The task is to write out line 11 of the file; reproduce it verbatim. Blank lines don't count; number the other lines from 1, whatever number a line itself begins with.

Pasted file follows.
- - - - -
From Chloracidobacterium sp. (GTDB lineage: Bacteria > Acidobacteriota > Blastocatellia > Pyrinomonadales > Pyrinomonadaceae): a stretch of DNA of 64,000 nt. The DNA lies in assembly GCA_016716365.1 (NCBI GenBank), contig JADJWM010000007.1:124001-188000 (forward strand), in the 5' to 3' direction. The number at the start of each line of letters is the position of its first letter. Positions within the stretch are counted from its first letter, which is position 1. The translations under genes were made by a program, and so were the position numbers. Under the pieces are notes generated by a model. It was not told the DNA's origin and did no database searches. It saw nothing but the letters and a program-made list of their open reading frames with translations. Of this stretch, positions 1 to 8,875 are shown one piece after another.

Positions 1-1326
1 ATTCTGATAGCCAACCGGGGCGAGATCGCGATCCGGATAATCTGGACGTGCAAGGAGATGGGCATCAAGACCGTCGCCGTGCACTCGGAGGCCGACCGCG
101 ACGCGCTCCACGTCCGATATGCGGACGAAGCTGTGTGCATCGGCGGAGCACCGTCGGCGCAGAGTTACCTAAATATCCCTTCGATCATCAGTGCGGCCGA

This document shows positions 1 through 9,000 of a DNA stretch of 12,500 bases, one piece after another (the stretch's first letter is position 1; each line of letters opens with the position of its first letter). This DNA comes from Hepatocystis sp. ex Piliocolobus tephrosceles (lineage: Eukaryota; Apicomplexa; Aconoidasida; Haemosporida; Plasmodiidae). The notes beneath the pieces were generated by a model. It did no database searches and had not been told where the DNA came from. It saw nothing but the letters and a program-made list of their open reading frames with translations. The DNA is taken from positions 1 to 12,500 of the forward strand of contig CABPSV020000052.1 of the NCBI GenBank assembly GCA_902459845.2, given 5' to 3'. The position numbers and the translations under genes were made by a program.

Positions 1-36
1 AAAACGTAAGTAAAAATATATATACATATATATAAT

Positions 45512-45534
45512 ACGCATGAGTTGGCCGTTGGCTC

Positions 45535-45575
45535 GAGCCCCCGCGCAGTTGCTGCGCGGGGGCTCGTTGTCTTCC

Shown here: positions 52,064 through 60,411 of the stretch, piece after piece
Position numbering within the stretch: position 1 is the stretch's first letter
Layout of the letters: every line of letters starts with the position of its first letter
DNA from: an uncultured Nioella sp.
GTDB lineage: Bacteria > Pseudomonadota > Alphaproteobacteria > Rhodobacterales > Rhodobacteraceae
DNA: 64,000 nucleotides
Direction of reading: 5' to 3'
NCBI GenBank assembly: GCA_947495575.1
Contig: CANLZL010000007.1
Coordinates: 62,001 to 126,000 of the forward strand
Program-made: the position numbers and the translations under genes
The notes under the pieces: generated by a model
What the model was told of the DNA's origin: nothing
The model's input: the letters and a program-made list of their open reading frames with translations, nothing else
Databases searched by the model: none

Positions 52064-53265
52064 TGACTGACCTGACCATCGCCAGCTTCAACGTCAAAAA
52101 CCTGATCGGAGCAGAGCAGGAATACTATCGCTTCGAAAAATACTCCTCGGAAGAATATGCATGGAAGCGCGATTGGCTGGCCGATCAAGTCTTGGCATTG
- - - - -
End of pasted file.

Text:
45535 GAGCCCCCGCGCAGTTGCTGCGCGGGGGCTCGTTGTCTTCC